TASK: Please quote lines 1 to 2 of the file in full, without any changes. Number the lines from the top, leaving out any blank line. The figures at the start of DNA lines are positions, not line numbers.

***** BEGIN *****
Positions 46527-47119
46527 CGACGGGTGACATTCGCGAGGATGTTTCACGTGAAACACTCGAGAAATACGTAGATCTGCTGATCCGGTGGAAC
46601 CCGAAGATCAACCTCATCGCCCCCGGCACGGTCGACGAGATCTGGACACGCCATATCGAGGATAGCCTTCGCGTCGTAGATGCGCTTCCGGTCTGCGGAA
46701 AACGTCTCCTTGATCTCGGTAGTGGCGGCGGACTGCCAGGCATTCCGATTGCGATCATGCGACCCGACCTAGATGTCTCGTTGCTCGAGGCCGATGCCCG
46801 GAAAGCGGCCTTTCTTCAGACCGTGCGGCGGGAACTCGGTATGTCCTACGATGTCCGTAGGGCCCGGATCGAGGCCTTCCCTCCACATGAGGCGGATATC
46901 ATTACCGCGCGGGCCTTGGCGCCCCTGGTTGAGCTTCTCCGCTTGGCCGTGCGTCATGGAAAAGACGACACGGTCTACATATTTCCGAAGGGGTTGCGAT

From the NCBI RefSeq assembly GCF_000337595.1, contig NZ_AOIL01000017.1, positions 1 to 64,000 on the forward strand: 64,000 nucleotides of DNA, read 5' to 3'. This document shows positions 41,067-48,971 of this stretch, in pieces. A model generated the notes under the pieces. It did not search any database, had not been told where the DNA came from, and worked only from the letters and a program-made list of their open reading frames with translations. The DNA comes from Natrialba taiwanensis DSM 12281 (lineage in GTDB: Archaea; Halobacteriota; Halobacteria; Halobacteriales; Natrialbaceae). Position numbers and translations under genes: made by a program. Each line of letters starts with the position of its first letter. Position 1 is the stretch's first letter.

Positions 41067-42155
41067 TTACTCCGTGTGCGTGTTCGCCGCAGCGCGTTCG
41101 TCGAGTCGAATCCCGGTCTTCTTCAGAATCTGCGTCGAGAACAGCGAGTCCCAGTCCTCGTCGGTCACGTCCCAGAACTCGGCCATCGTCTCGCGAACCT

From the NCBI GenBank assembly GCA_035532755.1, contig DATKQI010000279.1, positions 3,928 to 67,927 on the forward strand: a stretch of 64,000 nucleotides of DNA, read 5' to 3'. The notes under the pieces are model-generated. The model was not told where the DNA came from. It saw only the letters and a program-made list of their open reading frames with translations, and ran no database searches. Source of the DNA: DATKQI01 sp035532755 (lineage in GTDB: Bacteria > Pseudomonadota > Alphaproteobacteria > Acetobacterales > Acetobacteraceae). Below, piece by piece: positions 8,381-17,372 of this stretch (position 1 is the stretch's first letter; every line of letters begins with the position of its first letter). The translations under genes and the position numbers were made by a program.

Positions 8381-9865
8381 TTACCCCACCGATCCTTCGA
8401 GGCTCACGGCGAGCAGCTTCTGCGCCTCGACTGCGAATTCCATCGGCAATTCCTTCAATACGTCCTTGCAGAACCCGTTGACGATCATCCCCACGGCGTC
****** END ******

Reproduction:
Positions 46527-47119
46527 CGACGGGTGACATTCGCGAGGATGTTTCACGTGAAACACTCGAGAAATACGTAGATCTGCTGATCCGGTGGAAC